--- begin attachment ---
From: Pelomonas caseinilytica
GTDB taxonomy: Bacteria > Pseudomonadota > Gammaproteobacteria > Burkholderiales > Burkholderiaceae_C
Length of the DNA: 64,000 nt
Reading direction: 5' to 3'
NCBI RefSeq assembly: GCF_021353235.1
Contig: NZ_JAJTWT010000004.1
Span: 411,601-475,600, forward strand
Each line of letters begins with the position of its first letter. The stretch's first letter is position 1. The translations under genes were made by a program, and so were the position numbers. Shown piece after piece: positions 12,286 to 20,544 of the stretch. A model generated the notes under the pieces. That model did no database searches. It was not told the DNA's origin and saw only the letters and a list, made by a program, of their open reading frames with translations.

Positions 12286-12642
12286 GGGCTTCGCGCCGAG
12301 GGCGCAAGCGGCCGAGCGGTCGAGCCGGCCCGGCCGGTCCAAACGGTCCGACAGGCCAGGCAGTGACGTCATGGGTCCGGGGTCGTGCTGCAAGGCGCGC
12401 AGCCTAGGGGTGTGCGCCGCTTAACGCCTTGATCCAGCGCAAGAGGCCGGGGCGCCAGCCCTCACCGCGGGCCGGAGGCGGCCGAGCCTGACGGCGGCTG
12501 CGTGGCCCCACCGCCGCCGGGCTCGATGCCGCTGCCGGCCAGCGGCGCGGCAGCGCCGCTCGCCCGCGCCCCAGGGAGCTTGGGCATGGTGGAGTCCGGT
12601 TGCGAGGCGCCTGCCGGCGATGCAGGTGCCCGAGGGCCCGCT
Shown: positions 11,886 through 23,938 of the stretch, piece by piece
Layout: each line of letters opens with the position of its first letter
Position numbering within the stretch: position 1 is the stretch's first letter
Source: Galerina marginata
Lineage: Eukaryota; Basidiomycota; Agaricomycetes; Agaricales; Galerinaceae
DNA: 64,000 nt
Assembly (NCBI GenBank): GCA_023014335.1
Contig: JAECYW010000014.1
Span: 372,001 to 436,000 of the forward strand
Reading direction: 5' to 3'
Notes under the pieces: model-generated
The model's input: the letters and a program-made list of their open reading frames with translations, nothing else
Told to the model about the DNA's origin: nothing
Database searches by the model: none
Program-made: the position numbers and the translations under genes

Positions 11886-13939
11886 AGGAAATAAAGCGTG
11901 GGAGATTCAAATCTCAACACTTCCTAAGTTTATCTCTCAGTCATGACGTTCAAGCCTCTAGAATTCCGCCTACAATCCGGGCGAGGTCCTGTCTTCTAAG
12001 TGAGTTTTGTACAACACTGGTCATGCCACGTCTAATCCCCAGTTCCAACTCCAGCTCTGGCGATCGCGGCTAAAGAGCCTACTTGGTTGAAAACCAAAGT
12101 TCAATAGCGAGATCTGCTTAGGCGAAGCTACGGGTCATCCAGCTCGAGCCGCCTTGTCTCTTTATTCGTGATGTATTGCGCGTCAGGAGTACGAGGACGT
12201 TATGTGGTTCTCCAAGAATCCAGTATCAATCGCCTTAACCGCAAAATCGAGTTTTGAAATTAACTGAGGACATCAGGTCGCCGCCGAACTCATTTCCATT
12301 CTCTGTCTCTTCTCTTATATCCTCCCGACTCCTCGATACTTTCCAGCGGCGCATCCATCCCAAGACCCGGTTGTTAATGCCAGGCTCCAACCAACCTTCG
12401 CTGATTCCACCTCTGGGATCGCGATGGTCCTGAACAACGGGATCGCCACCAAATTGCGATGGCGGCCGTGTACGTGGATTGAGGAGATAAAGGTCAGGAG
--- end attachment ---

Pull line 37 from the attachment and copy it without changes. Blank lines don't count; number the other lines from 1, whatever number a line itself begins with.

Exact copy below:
12401 CTGATTCCACCTCTGGGATCGCGATGGTCCTGAACAACGGGATCGCCACCAAATTGCGATGGCGGCCGTGTACGTGGATTGAGGAGATAAAGGTCAGGAG